Editorials

Clinton email: wrong, wrong and wrong

THE EDITORIAL BOARD

Presumptive Democratic presidential candidate Hillary Clinton arrives Tuesday at Andrews Air Force Base, Md., to travel with President Obama for campaigning in Charlotte, N.C.
Presumptive Democratic presidential candidate Hillary Clinton arrives Tuesday at Andrews Air Force Base, Md., to travel with President Obama for campaigning in Charlotte, N.C. AP

In a 15-minute news conference Tuesday, FBI Director James Comey blew away the darkest cloud over Hillary Clinton’s quest for the presidency — whether she would face criminal charges for transmitting classified information in private email during her four years as President Barack Obama’s secretary of state.

But dark clouds are stubborn. They don’t disperse on command, especially political ones.

What Comey said about Clinton leaves no doubt that what she did was wrong, not just a “mistake” as she has described it since the email scandal broke.

She was wrong to use relatively unsecured private email instead of the State Department’s guarded system.

She was wrong to discuss classified material on that private system.

And she has been wrong when she has repeatedly said none of that material was classified when she included it in her emails.

Comey might be right that her behavior does not meet criteria for successful criminal prosecution. But Clinton cannot escape the political consequences of the his disclosures.

That’s not a prediction that the presumptive Democratic nominee will lose the presidential race.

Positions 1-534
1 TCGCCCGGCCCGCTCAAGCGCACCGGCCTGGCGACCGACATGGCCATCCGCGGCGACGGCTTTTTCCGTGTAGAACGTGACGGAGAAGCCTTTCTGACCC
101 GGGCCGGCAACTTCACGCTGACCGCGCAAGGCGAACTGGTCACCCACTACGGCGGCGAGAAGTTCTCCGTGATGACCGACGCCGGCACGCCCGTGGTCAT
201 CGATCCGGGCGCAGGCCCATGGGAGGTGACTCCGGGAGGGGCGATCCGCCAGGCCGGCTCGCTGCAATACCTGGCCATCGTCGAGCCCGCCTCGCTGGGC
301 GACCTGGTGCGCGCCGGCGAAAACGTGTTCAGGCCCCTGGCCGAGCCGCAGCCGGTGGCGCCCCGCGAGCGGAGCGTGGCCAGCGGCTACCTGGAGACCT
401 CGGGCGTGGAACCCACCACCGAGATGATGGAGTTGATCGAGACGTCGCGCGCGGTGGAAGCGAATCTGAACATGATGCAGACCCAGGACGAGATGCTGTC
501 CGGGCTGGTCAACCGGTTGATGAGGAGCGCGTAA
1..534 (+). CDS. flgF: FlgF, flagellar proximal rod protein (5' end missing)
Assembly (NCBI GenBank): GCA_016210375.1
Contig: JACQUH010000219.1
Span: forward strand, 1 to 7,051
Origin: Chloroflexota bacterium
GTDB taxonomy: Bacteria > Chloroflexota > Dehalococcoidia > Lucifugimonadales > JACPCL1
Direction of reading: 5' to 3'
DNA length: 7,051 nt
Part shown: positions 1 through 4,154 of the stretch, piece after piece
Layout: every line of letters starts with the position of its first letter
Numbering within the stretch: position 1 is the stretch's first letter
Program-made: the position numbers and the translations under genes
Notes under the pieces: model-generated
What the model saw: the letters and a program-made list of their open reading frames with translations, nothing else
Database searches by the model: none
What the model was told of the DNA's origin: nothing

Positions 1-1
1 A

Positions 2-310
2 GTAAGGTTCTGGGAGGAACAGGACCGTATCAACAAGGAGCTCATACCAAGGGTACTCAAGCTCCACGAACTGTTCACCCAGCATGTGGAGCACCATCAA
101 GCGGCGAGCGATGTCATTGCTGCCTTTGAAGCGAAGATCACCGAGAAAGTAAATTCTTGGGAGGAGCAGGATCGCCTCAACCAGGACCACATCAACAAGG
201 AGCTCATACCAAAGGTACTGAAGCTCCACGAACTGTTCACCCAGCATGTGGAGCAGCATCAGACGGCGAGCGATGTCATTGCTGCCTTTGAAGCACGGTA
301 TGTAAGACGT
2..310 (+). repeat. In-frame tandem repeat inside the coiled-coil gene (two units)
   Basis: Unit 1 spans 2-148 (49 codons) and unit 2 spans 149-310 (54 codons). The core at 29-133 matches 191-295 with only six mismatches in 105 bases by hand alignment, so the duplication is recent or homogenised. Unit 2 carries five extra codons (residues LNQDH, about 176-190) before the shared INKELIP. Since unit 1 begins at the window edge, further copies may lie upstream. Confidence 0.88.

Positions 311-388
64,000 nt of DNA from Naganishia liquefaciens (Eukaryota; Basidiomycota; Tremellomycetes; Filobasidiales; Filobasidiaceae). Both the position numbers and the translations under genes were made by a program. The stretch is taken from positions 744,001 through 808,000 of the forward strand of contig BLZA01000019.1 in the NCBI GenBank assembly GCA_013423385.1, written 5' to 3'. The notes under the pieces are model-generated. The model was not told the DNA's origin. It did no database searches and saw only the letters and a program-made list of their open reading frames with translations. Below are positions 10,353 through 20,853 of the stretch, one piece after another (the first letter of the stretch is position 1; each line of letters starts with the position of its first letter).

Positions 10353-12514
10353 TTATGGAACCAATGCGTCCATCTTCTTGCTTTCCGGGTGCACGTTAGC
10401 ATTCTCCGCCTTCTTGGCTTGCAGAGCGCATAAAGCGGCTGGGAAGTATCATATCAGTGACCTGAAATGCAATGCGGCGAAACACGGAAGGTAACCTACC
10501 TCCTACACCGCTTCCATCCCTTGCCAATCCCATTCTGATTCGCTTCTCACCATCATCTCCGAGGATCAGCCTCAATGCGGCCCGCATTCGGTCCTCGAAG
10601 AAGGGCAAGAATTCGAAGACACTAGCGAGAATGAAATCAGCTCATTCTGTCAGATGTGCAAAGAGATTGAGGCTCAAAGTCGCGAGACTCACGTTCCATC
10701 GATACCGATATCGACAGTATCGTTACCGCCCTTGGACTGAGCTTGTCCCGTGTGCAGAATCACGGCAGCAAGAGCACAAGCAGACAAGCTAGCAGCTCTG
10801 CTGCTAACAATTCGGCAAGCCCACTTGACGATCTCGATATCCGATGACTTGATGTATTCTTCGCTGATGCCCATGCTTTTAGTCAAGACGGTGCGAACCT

Voters will weigh this evidence along with her other strengths and weaknesses and those of Donald Trump, her presumptive Republican opponent. They may decide that Trump’s negatives are worse.

But the cloud over Clinton is still dark.

Despite partisan outcry over Comey’s conclusion that criminal charges are not warranted, there is no reason to believe that the FBI investigation was anything less than what he described: “entirely apolitical and professional.”

It had its origins in the brutal political aftermath of the Sept. 11, 2012, attack on the U.S. diplomatic compound in Benghazi, Libya, in which Ambassador Christopher Stevens and three other Americans were killed.

Congressional investigations of Clinton’s role and responsibility in Benghazi turned up evidence of her private email.

Last year, the inspector general for intelligence agencies said he found classified material in Clinton’s email, leading to the FBI investigation.

Seven email chains contained top-secret information, Comey said.

“There is evidence to support a conclusion that any reasonable person in Secretary Clinton’s position, or in the position of those government employees with whom she was corresponding about these matters, should have known that an unclassified system was no place for that conversation,” he said.

That’s both candid and damning.

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